The problem here is that they are underestimating users and piracy. I live in Colombia and even though we may not have the same picture as buyers from Brazil or China, you cannot expect that middle class people haven´t played a 3D game yet. Low classes here cant afford food or clothes and even they know how a 3d game looks. They can even play it by going to a store with a couple of high end consoles and play for a certain time for a very low price (a hour play for less than half a dollar, $1.000 pesos).

Middle class people on these countries would go easily for high end consoles with piracy against a low end console without it. In the long run it would end being cheaper even with the high prices of the console itself, games go for the price of the blank cd, and they arent hard nor dangerous to get, and there are places where they have the console running and you can try out the games you buy before you take them.

In my opinion this is NOT the way to get to these markets but a move made by people that haven´t taken the time to go to the places and look at the real deal, its as if they just looked at a picture of a market of this kind and made decisions around it. Its a total fail recipe.

Eric Gilbert
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"He deleted a game to demonstrate the process, and a notification window popped up indicating that if you delete any software, you will have to buy it again should you want to replace it."

I can't believe no one picked up on the "you will have to buy it again" part...With only 1GB of memory, I would expect to have to delete lots of games. With game sizes "between five and 50 megabytes," worst case is that I could own at max 20 games, even though "there will be about 300 games." And we've already seen what happened with XBox's size limits...they are only going to go up as time goes on.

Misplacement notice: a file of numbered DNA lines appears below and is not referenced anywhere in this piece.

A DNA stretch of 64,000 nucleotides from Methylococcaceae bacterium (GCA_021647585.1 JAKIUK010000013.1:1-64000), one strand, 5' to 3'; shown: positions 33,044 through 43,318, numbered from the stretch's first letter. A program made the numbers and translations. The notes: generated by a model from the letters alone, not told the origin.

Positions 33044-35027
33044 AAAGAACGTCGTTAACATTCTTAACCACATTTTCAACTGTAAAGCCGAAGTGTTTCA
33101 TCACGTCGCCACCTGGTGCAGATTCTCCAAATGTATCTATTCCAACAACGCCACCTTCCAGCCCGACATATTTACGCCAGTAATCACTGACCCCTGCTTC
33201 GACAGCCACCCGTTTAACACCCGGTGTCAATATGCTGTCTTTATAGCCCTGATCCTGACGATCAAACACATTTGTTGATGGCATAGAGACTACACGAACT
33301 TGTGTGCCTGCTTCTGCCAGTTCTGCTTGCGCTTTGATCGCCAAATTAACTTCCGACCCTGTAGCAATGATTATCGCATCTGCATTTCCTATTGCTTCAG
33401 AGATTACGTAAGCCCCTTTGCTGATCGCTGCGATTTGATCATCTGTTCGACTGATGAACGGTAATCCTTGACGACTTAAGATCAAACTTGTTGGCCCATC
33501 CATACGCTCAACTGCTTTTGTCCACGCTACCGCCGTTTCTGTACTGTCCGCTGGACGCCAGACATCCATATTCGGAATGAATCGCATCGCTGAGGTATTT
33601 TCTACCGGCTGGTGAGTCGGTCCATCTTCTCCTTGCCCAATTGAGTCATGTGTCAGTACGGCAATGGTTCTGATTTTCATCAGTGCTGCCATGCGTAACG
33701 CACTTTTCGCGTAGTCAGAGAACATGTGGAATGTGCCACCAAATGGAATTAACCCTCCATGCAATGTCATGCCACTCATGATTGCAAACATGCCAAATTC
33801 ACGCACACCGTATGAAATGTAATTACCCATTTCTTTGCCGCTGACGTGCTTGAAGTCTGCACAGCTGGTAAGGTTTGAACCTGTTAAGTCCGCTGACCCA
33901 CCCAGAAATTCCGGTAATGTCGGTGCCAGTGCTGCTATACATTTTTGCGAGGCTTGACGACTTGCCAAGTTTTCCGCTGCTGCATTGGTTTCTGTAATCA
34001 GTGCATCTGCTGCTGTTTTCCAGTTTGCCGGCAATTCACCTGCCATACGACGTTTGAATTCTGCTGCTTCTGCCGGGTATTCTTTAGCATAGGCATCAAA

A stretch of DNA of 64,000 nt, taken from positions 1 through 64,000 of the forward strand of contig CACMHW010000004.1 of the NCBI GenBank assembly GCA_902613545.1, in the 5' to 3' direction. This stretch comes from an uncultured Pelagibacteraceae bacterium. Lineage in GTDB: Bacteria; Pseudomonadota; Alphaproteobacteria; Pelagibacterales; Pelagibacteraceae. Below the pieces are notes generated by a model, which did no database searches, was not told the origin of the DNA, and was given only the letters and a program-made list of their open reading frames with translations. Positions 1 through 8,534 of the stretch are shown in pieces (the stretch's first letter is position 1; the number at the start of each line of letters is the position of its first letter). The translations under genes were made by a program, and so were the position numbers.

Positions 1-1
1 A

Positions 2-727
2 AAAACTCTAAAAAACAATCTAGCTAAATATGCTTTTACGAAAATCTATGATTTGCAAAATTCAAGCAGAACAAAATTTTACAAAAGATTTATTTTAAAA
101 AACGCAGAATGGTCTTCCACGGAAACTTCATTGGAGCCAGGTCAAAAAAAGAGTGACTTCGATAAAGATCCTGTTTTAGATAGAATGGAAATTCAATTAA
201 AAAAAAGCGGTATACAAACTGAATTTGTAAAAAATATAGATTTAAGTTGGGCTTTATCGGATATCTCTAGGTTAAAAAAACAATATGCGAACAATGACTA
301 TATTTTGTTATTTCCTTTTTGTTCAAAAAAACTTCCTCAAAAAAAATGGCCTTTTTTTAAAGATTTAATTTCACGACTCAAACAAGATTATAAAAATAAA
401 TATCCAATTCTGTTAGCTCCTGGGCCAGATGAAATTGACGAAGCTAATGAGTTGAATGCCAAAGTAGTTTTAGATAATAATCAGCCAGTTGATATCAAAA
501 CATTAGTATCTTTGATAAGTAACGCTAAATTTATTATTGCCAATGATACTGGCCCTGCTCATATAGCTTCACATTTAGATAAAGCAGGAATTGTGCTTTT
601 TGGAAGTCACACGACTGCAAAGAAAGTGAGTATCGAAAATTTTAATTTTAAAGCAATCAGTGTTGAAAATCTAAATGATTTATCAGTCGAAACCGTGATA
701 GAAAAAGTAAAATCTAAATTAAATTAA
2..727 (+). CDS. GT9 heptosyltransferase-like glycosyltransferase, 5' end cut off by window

Maurício Gomes
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Hello Eric, I see that you do not read my post, on it I mentioned that (they "corrected" saying that you do not buy it again anymore, you only pay download fee... Anyway this still suck)

Fabrizio Elias
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Living in Brazil, being a computer engineering student end video game fan, i must totaly agree with Hélder.

Zeebo is a failure even before launch. Their website give me the creeps, i feel like i'm visiting one of those sites that sell junk like it was the best thing man has ever made...

And piracy? C'mon, there's piracy everywhere in the world and with every system, why theirs would be different? Some "cellphone-in-a-box" can't be so strong in terms of security so no one can hack.

They totally misplaced the marketing. They should be selling it has a "take-it-everywhere-you-go" console to play casual games on any tv... But hey, PSP does this, and PSTwo too, at the same price AND with God of War and Metal Gear Solid! =D

But that is just my opinion, quite extreme... or realistic...

Raymond Grier
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I'm teaching English in Nanjing while working on my own game demo and I know first hand about piracy in China. There is no danger, I just walk down the street to a little openly advertised shop that makes it's profit off the consoles while selling the pressed copies of the games for 5 yuan which is about half a dollar in Canada or the US. there's no danger and no hope of competing with a price like that. The consoles are no more expensive than in western countries and it seems that when talking about entertainment that even the poorest people will make sacrifices to buy the things they want. Zeebos best hope is to find a place where the other consoles don;t exist at all... but do such places have electricity?